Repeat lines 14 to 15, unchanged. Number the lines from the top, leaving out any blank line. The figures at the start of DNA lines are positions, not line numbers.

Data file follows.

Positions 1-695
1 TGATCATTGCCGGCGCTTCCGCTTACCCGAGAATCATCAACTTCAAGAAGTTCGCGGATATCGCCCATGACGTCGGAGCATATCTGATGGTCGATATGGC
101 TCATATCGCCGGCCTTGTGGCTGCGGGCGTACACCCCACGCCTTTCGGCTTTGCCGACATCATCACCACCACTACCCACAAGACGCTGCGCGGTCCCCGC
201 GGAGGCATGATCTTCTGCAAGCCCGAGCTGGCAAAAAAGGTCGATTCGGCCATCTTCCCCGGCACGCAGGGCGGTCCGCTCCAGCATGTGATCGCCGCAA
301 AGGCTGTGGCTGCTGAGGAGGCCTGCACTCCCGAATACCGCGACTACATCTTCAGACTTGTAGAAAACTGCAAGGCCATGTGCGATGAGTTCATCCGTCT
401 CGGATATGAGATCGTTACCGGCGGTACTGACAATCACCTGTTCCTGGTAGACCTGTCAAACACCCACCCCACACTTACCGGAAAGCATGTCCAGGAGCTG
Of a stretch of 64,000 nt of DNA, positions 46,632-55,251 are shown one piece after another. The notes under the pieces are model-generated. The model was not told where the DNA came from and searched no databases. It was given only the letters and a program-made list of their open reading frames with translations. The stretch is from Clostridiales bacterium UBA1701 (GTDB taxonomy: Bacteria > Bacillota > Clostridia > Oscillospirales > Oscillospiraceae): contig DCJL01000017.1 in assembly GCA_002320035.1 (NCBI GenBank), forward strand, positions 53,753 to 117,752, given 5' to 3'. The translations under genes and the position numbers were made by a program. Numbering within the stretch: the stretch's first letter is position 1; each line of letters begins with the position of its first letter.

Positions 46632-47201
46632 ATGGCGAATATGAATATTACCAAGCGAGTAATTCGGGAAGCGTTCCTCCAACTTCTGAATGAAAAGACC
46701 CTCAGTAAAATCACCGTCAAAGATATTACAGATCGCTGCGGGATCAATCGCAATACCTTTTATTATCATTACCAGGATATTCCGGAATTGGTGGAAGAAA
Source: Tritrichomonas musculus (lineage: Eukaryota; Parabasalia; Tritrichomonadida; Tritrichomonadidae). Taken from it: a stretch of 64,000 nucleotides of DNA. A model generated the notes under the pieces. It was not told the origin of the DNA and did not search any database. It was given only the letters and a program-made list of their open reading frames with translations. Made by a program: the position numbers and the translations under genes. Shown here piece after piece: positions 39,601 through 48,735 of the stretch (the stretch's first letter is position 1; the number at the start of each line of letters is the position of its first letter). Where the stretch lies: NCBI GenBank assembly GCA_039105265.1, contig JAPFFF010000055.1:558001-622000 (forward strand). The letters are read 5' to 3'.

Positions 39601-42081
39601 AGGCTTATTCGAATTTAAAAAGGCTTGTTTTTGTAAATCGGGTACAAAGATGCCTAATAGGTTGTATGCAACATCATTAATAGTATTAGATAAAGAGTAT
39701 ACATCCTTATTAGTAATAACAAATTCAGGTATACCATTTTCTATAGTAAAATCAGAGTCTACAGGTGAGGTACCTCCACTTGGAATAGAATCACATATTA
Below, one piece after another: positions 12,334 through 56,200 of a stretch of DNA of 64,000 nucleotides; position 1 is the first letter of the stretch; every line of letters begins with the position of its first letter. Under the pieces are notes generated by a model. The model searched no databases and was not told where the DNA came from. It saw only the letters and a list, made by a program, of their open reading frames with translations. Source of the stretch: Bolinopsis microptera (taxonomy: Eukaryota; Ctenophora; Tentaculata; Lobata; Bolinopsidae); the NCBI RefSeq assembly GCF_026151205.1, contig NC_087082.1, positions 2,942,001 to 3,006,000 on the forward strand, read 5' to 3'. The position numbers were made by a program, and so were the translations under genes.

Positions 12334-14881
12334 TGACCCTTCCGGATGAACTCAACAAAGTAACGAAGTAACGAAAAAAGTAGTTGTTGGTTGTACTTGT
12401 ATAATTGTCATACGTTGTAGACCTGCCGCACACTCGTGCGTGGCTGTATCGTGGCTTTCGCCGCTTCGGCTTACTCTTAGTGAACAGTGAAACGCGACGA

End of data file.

39701 ACATCCTTATTAGTAATAACAAATTCAGGTATACCATTTTCTATAGTAAAATCAGAGTCTACAGGTGAGGTACCTCCACTTGGAATAGAATCACATATTA
Below, one piece after another: positions 12,334 through 56,200 of a stretch of DNA of 64,000 nucleotides; position 1 is the first letter of the stretch; every line of letters begins with the position of its first letter. Under the pieces are notes generated by a model. The model searched no databases and was not told where the DNA came from. It saw only the letters and a list, made by a program, of their open reading frames with translations. Source of the stretch: Bolinopsis microptera (taxonomy: Eukaryota; Ctenophora; Tentaculata; Lobata; Bolinopsidae); the NCBI RefSeq assembly GCF_026151205.1, contig NC_087082.1, positions 2,942,001 to 3,006,000 on the forward strand, read 5' to 3'. The position numbers were made by a program, and so were the translations under genes.